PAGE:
If you don't love Bluey this could be why, according to a child therapist (and it's pretty surprising)

Not everyone loves the popular kids cartoon, but the reason why runs deeper than you might first think

(Image credit: Disney+)

A child therapist has shared a theory explaining why some parents may not enjoy the popular kids cartoon Bluey - and our experts agree with the surprising insight. 

Everyone loves Bluey, right? The cartoon has received an incredible amount of praise for its realistic depiction of parenting with storylines sharing LGBTQ+ stories  and heartbreaking real-life issues like Aunt Brandy's struggles to get pregnant.

But while the show's many plot twists have enthralled kids and parents alike, some weren't devastated by rumours that the show is ending and have been left asking why Bluey is popular at all. 

It might seem shocking to those who love the show, but many parents don't enjoy the cartoon at all. Why? According to one child therapist, it likely has something to do with how they were brought up. 

Jess, known as NurturedFirst on Instagram, shared, "I had a conversation with a Dad today about the TV show Bluey. He told me he didn't like it because it taught kids it was ok to be disrespectful to their parents. I was curious about this response."

Jess asked the Dad, "What about the show feels disrespectful to you?" He told her that because the kids in the show tease their parents and the parents are 'ok' with the kids playing games on them, the show, "Normalised an overall disrespect for authority."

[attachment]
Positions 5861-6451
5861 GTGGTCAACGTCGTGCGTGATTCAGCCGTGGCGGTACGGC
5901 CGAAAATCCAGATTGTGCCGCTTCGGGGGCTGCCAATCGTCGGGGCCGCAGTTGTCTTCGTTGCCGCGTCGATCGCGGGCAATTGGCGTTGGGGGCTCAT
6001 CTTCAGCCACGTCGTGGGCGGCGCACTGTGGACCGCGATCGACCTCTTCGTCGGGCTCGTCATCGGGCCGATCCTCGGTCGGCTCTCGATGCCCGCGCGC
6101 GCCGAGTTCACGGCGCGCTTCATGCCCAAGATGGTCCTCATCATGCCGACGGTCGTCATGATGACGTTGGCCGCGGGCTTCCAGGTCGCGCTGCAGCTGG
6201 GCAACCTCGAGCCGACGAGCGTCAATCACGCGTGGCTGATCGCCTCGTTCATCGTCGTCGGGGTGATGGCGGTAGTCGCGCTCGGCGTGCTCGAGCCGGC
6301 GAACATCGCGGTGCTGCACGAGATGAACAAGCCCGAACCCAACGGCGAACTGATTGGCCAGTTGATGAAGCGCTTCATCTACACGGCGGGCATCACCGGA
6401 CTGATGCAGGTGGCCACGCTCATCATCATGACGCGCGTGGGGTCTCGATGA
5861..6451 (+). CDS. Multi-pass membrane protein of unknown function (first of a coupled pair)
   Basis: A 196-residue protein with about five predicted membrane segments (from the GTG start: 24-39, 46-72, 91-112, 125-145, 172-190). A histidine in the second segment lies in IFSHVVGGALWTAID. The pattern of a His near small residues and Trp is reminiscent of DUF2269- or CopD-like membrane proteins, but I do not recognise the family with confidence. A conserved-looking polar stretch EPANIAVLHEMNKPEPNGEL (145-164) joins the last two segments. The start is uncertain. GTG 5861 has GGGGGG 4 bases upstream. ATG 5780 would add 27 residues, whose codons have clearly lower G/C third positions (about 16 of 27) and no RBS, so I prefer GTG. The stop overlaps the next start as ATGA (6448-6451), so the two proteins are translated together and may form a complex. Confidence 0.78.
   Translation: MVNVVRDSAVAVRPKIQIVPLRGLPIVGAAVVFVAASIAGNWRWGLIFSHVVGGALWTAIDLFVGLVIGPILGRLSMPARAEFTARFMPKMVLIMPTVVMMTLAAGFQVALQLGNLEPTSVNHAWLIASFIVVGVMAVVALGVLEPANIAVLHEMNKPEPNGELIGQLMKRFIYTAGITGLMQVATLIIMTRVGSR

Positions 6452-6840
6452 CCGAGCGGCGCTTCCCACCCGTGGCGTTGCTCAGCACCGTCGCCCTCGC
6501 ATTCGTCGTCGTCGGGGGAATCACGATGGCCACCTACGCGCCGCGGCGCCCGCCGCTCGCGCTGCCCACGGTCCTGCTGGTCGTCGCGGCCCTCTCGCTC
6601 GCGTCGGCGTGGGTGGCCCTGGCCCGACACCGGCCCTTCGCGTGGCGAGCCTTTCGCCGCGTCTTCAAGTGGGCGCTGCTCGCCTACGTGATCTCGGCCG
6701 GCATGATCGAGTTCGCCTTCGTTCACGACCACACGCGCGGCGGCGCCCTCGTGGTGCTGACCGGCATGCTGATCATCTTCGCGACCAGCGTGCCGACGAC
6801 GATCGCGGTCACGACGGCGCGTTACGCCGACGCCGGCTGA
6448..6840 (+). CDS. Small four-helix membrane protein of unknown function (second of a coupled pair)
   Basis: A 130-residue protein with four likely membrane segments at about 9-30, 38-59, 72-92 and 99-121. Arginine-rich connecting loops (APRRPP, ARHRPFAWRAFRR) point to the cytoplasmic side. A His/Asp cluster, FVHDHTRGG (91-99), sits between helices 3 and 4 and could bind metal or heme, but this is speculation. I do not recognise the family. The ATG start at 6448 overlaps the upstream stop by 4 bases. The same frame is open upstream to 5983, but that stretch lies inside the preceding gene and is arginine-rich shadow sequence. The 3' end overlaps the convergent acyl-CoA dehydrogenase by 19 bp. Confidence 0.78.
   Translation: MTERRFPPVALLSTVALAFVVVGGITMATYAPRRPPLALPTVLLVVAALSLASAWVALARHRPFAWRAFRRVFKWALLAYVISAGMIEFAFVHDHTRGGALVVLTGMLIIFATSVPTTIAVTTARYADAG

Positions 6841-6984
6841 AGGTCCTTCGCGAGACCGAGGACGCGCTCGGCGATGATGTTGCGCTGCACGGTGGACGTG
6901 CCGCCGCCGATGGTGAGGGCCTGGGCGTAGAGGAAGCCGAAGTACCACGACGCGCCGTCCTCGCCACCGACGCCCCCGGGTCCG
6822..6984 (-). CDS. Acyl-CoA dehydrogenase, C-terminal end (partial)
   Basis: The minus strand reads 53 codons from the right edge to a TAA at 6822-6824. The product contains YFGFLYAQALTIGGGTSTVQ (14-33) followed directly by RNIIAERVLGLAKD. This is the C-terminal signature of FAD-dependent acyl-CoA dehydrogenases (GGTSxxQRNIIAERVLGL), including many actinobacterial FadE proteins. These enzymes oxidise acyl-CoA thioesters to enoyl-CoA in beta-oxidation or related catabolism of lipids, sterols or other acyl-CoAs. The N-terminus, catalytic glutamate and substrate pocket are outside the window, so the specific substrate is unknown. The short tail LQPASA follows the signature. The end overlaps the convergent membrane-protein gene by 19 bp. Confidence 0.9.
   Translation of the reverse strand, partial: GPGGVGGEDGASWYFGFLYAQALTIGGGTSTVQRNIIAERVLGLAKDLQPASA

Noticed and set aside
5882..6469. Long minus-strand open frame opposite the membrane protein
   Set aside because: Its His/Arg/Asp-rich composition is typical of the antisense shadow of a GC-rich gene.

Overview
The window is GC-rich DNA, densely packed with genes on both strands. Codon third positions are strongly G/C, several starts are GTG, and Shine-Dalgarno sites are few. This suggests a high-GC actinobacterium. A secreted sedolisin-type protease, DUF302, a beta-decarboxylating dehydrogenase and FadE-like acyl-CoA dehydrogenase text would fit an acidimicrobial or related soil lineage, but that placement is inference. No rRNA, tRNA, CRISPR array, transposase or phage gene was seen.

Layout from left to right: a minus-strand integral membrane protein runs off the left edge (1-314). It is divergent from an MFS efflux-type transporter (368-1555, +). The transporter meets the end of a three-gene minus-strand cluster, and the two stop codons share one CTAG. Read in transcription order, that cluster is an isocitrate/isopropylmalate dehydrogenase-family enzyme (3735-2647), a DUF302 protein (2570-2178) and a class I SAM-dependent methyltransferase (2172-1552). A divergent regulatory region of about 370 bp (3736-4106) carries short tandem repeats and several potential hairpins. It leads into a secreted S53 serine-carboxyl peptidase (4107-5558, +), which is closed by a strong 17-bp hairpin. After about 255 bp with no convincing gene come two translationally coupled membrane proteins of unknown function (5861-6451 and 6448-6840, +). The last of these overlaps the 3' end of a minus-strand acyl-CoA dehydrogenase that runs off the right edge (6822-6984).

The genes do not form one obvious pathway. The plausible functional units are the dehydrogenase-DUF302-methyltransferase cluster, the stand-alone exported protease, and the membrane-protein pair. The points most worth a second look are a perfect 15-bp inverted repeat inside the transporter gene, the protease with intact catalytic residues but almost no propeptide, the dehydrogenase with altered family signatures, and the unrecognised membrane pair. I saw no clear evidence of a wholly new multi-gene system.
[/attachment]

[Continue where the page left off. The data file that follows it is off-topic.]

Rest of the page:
His answer led the expert to theorise that some parents perhaps don't like the show because it depicts a completely different type of family relationship to the one they grew up with. And that's sad as, for this father, "Play didn't happen in his home," the expert says and that's informed his view on what the family home should be like. 

"It’s about the way we see kids, the way we saw our parents, and ultimately our own triggers," Jess explained. "For parents who didn't grow up in a 'playful' home, the idea of playing with their kids can bring up many feelings. 

"You might see kids who desire play as bad or disrespectful. Play might seem like a waste of time."

She added, "I think that's why the show Bluey is so profound. It shows us that we can be parents worthy of respect even when we are silly and playful with out kids. 

"Play is our kid's language. They understand the world through play. When we play with our kids, it's the ultimate sign of us respecting them - and in turn, they start to respect us back."

Georgina Sturmer, counsellor, MBACP, agrees with Jess, saying that people's reactions to the show are largely informed by their own experiences growing up. 

"We see everything around us through our own frame of reference.  So when we see depictions of family life we are subconsciously comparing them with our own experiences, and judging them by our own standards," she told us here at GoodTo.com

"It’s often the case that TV shows don’t necessarily reflect a version of family life that feels familiar to us.  For example, if we didn’t grow up in a particularly playful home, then the family depictions in Bluey might elicit a reaction from us."

She added, "This reaction won’t necessarily be the same from everyone. We might be critical and judgemental if we look at family dynamics that feel unfamiliar, especially if we look back on our own childhood with fondness. Alternatively, these depictions might make us feel wistful or even jealous, if it shows a more idealised image of childhood compared with the one that we experience. "

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News writer

Charlie Elizabeth Culverhouse is a news writer for Goodtoknow, specialising in family content. She began her freelance journalism career after graduating from Nottingham Trent University with an MA in Magazine Journalism, receiving an NCTJ diploma, and earning a First Class BA (Hons) in Journalism at the British and Irish Modern Music Institute. She has also worked with BBC Good Food and The Independent.